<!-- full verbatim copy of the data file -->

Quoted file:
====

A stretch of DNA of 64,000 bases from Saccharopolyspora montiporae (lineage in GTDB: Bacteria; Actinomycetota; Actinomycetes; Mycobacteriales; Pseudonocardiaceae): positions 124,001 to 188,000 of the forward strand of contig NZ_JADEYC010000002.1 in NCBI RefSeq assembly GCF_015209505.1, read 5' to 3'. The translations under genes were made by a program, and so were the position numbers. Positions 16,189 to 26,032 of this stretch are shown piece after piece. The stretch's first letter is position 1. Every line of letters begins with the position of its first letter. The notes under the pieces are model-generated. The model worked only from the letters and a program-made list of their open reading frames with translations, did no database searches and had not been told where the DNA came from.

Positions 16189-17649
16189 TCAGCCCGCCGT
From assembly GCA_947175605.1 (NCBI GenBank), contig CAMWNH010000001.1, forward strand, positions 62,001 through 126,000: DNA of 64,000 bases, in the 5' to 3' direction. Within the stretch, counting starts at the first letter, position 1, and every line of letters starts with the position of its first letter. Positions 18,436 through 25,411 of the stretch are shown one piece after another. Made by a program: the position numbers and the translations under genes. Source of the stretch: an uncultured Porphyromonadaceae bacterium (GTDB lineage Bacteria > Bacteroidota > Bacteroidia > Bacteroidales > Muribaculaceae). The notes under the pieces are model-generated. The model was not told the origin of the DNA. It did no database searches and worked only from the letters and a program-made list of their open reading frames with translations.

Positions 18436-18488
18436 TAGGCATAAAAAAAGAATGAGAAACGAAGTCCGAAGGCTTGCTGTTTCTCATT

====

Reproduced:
A stretch of DNA of 64,000 bases from Saccharopolyspora montiporae (lineage in GTDB: Bacteria; Actinomycetota; Actinomycetes; Mycobacteriales; Pseudonocardiaceae): positions 124,001 to 188,000 of the forward strand of contig NZ_JADEYC010000002.1 in NCBI RefSeq assembly GCF_015209505.1, read 5' to 3'. The translations under genes were made by a program, and so were the position numbers. Positions 16,189 to 26,032 of this stretch are shown piece after piece. The stretch's first letter is position 1. Every line of letters begins with the position of its first letter. The notes under the pieces are model-generated. The model worked only from the letters and a program-made list of their open reading frames with translations, did no database searches and had not been told where the DNA came from.

Positions 16189-17649
16189 TCAGCCCGCCGT
From assembly GCA_947175605.1 (NCBI GenBank), contig CAMWNH010000001.1, forward strand, positions 62,001 through 126,000: DNA of 64,000 bases, in the 5' to 3' direction. Within the stretch, counting starts at the first letter, position 1, and every line of letters starts with the position of its first letter. Positions 18,436 through 25,411 of the stretch are shown one piece after another. Made by a program: the position numbers and the translations under genes. Source of the stretch: an uncultured Porphyromonadaceae bacterium (GTDB lineage Bacteria > Bacteroidota > Bacteroidia > Bacteroidales > Muribaculaceae). The notes under the pieces are model-generated. The model was not told the origin of the DNA. It did no database searches and worked only from the letters and a program-made list of their open reading frames with translations.

Positions 18436-18488
18436 TAGGCATAAAAAAAGAATGAGAAACGAAGTCCGAAGGCTTGCTGTTTCTCATT